Bikes break down barriers
Bicycle Colorado’s education department is working on a very unique Safe Routes to School (SRTS) project in the City of Sheridan this spring. The program is geared towards making biking and walking a safer and more regular activity for students from kindergarten to eighth grade.
What separates this program from most is the investment of the local police department. I recently had the opportunity to teach alongside Sergeant Keith Lane, who started the Sheridan Bicycle Patrol Unit back in 2011, just a year after he joined the Sheridan Police Department. One goal of the program is for Bicycle Colorado to train the bike unit to continue education, encouragement and outreach in the Sheridan schools and community beyond this school year.
Fear of police
When Lane first joined the force in Sheridan, he noticed that many families avoided interacting with the police, and he knows that fear and avoidance can trickle down to kids. He found that many of the kids in the area were hesitant to talk to him.
“That is changing,” Lane said. Bit by bit. He is convinced that the bike patrol unit is making the difference. The unit currently has four officers, with a fifth joining mid-summer. The SRTS program is one way for the police department to reach out to students and their families in a positive way.
Bikes are better
Police on bikes are able to access areas that cars can’t, such as the Mary Carter Greenway and the Bear Creek Trail, two major multi-use paths that pass through the city. Crime has gone down in these areas. The bikes often allow police to catch people in the act of a crime more easily than if they were in a police car. Police on bikes can cruise through neighborhoods when the weather is nice, and when time allows, they stop to visit with those around them. They have developed relationships with the residents, especially with children and senior citizens.
The bike patrol works from May through September—and at other times as weather allows—so people have become used to seeing and interacting with police in their neighborhoods. Children have been looking for the bike patrol in their neighborhoods, and they have started to trust Lane and his team. If the bike patrol is out on a call and misses their nightly rounds, the children ask where they have been.
The bike unit also rewards children who are “caught” doing good things with coupons for free Slurpees at one of the three Sheridan 7-Eleven stores. The police department and 7-Eleven are partnering on a project called Operation Big Chill. Using crosswalks, wearing helmets and picking up trash are a few things Lane has rewarded kids for.
Connecting with kids
Sergeant Lane is very excited about working with students in their school setting (we taught together in student’s regularly scheduled PE classes). His favorite part of the middle school program at Fort Logan Northgate was the bicycle rodeo. Bike police officers have to pass a very rigorous course to get their International Police Mountain Bike Association certification, and Lane enjoyed teaching kids the basics of how to ride safely through the rodeo.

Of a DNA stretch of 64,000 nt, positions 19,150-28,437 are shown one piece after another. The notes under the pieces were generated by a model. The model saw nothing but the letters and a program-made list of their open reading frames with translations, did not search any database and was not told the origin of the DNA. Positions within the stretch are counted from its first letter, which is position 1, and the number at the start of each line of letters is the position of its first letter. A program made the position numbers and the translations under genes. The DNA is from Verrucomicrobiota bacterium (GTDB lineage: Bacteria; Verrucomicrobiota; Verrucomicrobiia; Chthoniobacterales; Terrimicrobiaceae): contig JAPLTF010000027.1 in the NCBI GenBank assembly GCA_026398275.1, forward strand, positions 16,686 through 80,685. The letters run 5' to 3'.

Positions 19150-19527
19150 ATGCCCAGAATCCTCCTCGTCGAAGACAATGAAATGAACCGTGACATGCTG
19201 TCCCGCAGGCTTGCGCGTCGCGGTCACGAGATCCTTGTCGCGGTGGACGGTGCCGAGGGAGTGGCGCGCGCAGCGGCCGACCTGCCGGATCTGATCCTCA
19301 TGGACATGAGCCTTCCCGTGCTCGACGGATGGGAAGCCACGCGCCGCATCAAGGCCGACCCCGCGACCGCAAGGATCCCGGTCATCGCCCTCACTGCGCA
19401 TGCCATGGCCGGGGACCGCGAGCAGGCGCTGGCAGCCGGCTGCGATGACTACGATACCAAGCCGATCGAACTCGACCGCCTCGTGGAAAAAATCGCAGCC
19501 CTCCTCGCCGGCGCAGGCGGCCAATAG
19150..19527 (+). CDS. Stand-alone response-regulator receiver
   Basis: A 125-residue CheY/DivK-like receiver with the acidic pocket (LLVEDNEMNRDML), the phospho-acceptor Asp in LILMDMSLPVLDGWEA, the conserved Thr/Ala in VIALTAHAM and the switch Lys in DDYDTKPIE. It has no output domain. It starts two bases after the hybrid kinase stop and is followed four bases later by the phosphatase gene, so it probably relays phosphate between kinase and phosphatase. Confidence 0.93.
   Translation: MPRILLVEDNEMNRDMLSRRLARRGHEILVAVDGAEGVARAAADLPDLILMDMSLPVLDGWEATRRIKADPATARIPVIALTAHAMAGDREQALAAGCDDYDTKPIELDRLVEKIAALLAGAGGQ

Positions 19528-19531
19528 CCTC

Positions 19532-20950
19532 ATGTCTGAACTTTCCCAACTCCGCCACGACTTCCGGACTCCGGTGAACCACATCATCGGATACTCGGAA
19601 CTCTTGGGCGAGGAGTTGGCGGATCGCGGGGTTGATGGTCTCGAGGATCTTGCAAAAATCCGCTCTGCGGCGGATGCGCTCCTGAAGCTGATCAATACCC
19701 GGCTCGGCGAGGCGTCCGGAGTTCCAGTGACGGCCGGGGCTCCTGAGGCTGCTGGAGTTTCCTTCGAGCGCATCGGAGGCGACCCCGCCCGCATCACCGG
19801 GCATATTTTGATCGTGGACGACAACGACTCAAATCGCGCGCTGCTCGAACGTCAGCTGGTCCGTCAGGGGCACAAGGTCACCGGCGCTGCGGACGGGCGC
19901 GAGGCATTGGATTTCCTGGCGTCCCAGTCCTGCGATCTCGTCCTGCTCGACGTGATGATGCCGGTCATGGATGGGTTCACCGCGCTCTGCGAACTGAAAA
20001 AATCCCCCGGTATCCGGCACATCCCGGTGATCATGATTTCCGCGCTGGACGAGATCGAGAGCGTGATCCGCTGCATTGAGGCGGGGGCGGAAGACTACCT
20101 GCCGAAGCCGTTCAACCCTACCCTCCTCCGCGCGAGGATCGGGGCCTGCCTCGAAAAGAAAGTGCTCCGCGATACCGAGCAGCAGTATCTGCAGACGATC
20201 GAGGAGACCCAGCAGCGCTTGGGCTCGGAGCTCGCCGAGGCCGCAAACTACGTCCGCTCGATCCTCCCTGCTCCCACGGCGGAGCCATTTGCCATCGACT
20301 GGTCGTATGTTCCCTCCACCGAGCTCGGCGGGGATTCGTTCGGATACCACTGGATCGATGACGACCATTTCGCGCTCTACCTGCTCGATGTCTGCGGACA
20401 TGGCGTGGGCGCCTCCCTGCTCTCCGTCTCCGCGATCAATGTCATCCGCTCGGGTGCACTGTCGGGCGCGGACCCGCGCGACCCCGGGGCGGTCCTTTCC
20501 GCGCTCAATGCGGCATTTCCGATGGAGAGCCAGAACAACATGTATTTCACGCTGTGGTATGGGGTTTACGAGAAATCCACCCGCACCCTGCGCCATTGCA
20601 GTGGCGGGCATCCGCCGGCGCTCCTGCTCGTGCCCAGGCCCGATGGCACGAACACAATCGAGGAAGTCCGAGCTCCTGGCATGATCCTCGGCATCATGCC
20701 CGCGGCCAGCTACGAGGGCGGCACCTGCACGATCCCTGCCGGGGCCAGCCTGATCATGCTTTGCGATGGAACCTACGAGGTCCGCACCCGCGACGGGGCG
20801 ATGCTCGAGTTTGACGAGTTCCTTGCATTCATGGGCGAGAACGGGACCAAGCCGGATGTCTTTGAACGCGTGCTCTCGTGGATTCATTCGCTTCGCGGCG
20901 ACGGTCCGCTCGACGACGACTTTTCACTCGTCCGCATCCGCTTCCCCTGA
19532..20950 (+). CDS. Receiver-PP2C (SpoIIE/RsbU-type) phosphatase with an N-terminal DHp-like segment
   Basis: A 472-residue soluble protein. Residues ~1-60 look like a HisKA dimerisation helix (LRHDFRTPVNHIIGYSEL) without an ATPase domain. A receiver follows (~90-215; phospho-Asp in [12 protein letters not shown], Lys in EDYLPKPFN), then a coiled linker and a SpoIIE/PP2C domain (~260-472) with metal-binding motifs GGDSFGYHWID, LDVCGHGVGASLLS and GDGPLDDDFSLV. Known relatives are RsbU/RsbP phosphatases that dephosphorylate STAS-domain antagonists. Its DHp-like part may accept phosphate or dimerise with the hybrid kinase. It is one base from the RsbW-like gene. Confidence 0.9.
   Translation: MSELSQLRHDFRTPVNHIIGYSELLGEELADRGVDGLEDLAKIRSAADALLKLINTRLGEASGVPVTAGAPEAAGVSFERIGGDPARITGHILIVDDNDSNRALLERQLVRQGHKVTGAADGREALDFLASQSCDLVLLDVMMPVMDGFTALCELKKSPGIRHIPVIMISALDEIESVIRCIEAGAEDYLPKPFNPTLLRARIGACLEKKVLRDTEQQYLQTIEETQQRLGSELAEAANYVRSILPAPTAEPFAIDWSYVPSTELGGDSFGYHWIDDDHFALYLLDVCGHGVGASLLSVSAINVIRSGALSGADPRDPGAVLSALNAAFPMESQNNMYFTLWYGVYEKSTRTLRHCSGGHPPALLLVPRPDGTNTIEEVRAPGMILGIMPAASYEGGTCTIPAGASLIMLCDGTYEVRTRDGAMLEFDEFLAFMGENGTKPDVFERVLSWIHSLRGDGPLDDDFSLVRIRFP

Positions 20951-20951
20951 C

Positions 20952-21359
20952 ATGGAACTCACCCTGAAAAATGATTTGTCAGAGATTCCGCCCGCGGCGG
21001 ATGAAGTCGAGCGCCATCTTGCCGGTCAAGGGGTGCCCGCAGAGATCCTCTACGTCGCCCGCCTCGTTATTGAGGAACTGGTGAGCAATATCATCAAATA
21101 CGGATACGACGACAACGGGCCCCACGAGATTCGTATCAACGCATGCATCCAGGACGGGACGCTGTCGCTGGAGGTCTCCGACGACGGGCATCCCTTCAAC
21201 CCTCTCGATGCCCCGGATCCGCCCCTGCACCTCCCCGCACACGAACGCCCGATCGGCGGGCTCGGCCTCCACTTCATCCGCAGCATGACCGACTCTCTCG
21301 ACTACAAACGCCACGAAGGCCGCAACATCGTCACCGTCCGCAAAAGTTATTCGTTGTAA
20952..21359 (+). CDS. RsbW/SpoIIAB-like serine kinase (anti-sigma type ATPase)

Lane also mentioned that he recognized many of the students, and that they weren’t afraid to come talk to him at school. I noticed that they listened very attentively to him and were mesmerized by his police bike and other equipment. He had their utmost respect and seemed to be making fast friends. And we all know how tricky it can be to reach a middle school student.
The Sheridan Police Bike Patrol Unit will be working with the schools and Bicycle Colorado to promote safe walking and biking during Walkin’ & Wheelin’ Week from May 26-29. Students and their families are encouraged to walk, bike, skateboard or ride a scooter to school and are eligible to win prizes for participation. The bike unit plans to be out in full force that week, riding with the kids, keeping an eye on traffic and practicing what they preach.
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- Dec 22, 2022
- by Bicycle Colorado
S. Lane -
He’s a great Dad too and this is one of his motivations for working with kids to keep them safe.
David Amin -
This is all great but once you leave your block and go into Highlands, Capitol Hill or any of the downtown neighborhoods things change. Denver has one of the nation’s lowest required parking ratios for new development. This has forced people to park curbside which narrows the street substantially and eliminates any chance of a bike lane. Denver needs to rethink this idea that lowering required parking will make people bike and walk. A vast majority of Denver streets have no bike lanes. The flawed city approach to lower parking ratios is creating nothing but a parking nightmare on our neighborhood streets and unsafe for kids to bike around
Julia Davenport -
Thank you for your comment, David. Denver does have plans to build many more bike lanes in the neighborhoods you mentioned. You can find more information about future plans here: https://www.denvergov.org/bikeprogram/bicyclingindenver/streetsandtrails/planning/tabid/438250/default.aspx